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I am a young engineer recently employed at a small company that sells products to the general public. We use Ruby On Rails and MySQL. Our database has a lot of customer data, but a great deal more of "static" persistent data. This data is so rarely changed that some of the more senior engineers have begun to talk about moving it to a cache data store. One of the touted benefits of this plan is that it would make deployments easier, since we would no longer have to bootstrap the database; instead, a lot of data would have permanent IDs, and we could just backup the cache and deploy the backup.

My query is related to the operational aspects of running the site once the change is done, not the change itself. We have persistent data that is used for database queries in response to user activities, which is used on a day basis. Putting it in a cache would remove our abilities to run SQL queries, instead querying the cache from RoR code. I don't have enough experience to judge if this is a good plan or not, but it smells funny to me.

Has anyone ever seen a situation similar to this, or have experience in this area? I'm looking for reassurance that this is not a crazy idea.

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doesn't the db server cache data anyways? Espcially if the data is queried often? –  keuleJ Mar 31 at 11:27
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migrated from serverfault.com Feb 9 '13 at 20:07

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4 Answers

Databases are meant to store data that is rarely changed. That's the whole point.

Caches are meant to store data that is frequently used, to make access to it faster than the database would provide on its own.

Unless the data to be cached is very frequently used, or your company has a lot of money that it needs to waste, it makes little sense to cache it.

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Horrible idea. I have no problem with caching the data and updating it when the database changes but if you remove the data from the database you are likely to remove data integrity and make it impossible for things which do not use the applications, like reporting qeries or dataimprots to find the information they need. Further, ORMs do not write efficient code by and large and you might have to write some complex code in a stored proc to be able to performance tune it later. You are removing the ability to that effectively.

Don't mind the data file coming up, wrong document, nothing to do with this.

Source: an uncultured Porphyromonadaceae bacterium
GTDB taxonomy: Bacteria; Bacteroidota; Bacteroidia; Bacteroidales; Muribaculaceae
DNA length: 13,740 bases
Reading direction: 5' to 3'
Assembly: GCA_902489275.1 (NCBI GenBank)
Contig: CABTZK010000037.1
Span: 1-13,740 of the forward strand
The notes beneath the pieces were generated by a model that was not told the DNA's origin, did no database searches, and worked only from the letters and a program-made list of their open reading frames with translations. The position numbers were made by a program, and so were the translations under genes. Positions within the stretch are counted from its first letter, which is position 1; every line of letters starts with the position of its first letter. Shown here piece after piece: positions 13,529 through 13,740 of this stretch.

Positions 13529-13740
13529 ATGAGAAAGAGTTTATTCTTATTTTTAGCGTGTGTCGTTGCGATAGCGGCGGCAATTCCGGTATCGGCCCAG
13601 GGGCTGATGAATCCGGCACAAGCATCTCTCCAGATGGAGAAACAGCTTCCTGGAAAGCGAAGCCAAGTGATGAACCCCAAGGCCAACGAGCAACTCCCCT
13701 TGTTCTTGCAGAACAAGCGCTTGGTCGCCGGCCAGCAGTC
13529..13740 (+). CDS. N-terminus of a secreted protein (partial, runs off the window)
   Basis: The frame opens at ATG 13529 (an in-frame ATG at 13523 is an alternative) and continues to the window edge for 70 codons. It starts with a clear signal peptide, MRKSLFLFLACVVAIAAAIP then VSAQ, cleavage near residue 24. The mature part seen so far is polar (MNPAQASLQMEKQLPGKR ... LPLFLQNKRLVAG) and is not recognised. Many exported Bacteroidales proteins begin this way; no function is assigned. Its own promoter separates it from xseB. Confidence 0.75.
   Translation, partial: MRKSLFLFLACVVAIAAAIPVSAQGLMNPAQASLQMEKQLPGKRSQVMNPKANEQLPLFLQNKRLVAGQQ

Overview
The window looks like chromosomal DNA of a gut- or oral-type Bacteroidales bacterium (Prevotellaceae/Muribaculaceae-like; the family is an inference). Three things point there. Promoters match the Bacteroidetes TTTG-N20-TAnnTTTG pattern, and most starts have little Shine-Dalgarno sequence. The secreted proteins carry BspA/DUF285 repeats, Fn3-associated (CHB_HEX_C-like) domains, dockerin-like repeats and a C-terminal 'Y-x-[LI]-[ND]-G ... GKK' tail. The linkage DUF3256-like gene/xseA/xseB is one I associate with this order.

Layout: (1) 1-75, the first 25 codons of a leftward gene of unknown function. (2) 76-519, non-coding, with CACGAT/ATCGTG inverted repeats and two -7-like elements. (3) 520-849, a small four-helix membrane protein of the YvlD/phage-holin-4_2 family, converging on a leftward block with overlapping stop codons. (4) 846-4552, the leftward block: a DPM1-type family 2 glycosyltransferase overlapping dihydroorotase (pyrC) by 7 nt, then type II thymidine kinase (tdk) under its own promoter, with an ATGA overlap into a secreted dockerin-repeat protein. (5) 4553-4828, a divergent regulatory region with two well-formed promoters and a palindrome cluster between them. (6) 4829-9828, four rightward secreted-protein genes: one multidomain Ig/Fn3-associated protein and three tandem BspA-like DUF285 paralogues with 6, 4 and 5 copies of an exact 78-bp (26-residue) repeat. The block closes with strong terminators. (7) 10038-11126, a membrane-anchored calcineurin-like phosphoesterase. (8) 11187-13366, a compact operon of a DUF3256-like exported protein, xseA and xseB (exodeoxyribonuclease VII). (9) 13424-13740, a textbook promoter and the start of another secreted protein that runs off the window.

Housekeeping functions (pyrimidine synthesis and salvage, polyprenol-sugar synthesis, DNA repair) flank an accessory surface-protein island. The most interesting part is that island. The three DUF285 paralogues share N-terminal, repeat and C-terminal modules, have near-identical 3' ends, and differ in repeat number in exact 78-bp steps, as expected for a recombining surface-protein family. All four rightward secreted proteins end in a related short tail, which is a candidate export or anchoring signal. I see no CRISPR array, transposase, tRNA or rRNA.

If someone suggested removing the lookup values from my database, I would be most unhappy as it would make it impossible to do my job and impossible to keep the integrity of my data.

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I would agree that this does have a strange smell to it. But as the new guy it's important that you really dig into the deployment process and understand the pain points before you argue against changes proposed by more senior team members, or you risk alienating yourself from your peers.

One question worth asking is why the MySQL deployment is such a burden. I'm not sure why a production database needs regular re-deployments. You should only need to deploy it once and populate it with data. From that day on it should be straightforward to maintain and improve your DB with non-destructive schema modifications and data migrations against a live installation, so your data can live forever.

You'll also want to come from the other side and understand the caching solution being proposed, what the deployment overhead for that will be, and what practical functionality you will lose by switching (if any). For example, it's straightforward for clients to integrate analytics tools against a DB with an SQL interface which is decoupled from your application logic. Also, as a developer you will likely find that this decoupling gives you more flexibility to fix problems and improve your app without rolling a new code release.

Another question to ask is how your cache will be populated and how much data will go in it. Caching implies non-persistent storage, which means you'll still need to populate it on each deployment. It also means you'll need to have enough RAM in your production environment to store all of this data. And anyway, caches are typically backed by some sort of persistent storage, such as a MySQL DB...another reason why this smells funny.

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As with many things it depends.

Moving data that changes rarely to a different place may make sense if the data is getting in the way. If it's not getting in the way, why would you do it?

From your description I see that some people think the data gets in the way and you think that moving it out makes your life harder. We can't really weigh these against each other, only you and your other engineers can.

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